Man declares court invalid

A First Nations man accused of smuggling a pair of handguns into Canada at Osoyoos opened his trial Monday by declaring the judge and court has no jurisdiction over him.

Alex Louie — also known as Senk’lip — verbally wrangled with Judge Arne Silverman repeatedly in Penticton court, refusing to enter a plea to each of the nine counts read against him.

“I object in regards to the jurisdiction of this court, so asking me that before you prove your jurisdiction is putting the cart before the horse,” he said.

Senk’lip is accused of attempting to smuggle two CF380 Hi Point handguns into Canada at the Osoyoos crossing on Feb. 1, 2017 by wiring them to the bottom of his vehicle.

A 12-person jury was selected Monday for the week long trial, in which the Crown expects to call four witnesses. However, the jury was absent for the afternoon so Senk’lip — who is representing himself — could formally make his jurisdiction argument.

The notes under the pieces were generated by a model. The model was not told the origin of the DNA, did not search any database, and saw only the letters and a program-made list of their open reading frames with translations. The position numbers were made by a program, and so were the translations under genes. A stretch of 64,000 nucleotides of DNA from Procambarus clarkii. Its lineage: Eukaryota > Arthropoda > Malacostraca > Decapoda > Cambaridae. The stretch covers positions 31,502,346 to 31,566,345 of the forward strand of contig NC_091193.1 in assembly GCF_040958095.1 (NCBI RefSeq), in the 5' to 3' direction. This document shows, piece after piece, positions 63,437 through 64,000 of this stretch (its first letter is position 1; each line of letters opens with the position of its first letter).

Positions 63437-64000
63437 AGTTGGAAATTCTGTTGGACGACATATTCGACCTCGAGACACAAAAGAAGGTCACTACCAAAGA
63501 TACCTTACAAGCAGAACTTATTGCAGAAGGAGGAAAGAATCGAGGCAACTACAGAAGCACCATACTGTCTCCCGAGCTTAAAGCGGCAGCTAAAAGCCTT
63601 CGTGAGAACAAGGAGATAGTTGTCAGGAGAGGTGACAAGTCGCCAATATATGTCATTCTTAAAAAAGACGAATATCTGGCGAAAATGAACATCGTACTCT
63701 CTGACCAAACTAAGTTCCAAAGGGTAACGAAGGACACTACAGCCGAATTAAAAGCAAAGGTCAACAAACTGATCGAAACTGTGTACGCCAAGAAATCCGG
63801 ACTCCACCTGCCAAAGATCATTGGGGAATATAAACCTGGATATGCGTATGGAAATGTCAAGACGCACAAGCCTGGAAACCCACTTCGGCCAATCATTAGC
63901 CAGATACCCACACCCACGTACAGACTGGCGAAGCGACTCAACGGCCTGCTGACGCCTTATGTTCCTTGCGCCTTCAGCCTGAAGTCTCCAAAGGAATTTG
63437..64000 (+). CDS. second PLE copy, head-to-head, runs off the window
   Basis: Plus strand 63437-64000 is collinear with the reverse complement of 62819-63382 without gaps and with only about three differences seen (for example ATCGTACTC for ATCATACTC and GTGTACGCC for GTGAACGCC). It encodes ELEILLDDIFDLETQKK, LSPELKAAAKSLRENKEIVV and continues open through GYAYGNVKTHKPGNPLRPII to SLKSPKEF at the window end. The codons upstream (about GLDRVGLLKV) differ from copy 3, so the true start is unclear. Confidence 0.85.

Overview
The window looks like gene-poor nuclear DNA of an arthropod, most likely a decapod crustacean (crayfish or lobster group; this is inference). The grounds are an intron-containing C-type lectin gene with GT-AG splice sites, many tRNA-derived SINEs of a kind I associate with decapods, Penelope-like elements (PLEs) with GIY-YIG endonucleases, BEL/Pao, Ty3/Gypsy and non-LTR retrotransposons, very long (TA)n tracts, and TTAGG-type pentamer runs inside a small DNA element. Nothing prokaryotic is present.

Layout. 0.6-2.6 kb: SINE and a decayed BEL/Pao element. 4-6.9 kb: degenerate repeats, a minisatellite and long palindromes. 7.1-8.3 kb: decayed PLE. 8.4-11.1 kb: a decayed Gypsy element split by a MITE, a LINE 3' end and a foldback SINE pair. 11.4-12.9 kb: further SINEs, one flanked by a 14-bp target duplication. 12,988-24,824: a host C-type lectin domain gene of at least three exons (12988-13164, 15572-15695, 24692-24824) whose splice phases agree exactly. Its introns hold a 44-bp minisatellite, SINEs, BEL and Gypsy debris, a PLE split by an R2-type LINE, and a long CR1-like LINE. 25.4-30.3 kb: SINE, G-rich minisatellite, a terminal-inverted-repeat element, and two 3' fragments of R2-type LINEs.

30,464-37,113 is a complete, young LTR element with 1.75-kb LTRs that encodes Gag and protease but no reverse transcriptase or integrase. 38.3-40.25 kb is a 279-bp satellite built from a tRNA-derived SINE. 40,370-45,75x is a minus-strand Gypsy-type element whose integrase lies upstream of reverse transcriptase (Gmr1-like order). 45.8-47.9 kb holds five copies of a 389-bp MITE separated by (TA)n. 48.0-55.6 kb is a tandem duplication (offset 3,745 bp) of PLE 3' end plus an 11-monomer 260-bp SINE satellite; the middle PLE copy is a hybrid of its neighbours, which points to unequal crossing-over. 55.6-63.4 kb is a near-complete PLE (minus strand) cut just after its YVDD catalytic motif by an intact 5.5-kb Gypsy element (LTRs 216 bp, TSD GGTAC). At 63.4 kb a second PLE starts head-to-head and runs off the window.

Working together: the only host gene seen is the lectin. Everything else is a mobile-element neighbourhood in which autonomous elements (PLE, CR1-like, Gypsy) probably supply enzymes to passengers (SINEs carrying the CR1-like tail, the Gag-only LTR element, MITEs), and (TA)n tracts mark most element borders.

“It is not the duty of Indian peoples to prove we are citizens of our nation, the burden of proof is on the judge to prove I Senk’lip… am a Canadian citizen," he said, adding for the court to continue to assume jurisdiction over Indian peoples constitutes "high treason."

The lack of a treaty between the Crown and his First Nation was the cornerstone of Senk’lip's argument, which repeatedly referenced the residential school system, 60s scoop and genocide of First Nations. He also attempted to renounce his Canadian citizenship. 

Crown prosecutor Clarke Burnet rebutted Senk’lip by referencing multiple previous rulings that stated everyone on Canadian soil — citizen or not — is bound by the country’s laws.

Judge Silverman will be taking the evening to consider Senk’lip’s jurisdiction argument before deciding whether to let the trial proceed with the jury on Tuesday.

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